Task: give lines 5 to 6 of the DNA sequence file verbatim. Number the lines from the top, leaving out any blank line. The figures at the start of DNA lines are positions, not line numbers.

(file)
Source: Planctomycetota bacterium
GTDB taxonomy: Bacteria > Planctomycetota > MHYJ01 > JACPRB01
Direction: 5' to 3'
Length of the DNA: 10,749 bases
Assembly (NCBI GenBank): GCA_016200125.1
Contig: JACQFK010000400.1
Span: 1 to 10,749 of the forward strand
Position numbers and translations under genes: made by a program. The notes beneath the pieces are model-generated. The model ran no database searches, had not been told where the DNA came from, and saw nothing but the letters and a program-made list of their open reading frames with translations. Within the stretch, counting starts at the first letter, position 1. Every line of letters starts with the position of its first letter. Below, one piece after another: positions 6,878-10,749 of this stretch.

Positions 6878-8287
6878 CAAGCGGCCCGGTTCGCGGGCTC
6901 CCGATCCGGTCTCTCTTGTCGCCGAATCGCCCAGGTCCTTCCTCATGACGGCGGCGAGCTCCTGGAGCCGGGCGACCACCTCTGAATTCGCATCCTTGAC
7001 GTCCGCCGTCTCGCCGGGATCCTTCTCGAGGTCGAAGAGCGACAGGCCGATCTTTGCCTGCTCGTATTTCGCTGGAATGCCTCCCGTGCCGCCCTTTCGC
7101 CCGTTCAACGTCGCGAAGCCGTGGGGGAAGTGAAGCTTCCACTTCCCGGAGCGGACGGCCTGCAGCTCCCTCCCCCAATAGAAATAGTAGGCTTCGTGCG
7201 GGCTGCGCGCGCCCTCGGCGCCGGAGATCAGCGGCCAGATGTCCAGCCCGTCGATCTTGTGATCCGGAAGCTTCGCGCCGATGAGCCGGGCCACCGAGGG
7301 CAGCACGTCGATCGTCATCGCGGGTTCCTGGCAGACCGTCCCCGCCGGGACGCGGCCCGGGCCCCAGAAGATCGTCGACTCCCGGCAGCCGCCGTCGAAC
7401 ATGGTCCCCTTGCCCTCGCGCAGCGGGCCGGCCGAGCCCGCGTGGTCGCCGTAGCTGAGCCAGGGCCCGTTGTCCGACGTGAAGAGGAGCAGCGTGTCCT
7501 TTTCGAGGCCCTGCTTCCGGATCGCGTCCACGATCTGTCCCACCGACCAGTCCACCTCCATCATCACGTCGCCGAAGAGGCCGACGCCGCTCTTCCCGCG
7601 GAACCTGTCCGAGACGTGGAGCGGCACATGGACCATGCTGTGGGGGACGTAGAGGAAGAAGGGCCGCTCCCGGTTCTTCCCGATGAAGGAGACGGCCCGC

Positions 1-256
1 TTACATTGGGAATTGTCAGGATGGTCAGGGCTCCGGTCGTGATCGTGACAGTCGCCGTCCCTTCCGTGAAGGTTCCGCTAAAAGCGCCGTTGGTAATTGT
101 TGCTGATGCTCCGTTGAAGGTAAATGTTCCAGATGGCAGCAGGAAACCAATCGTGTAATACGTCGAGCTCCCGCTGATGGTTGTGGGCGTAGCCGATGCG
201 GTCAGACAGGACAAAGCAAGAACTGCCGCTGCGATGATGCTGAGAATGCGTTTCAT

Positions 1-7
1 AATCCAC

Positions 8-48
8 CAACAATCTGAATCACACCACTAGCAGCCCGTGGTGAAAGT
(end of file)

Assembly (NCBI GenBank): GCA_016200125.1
Contig: JACQFK010000400.1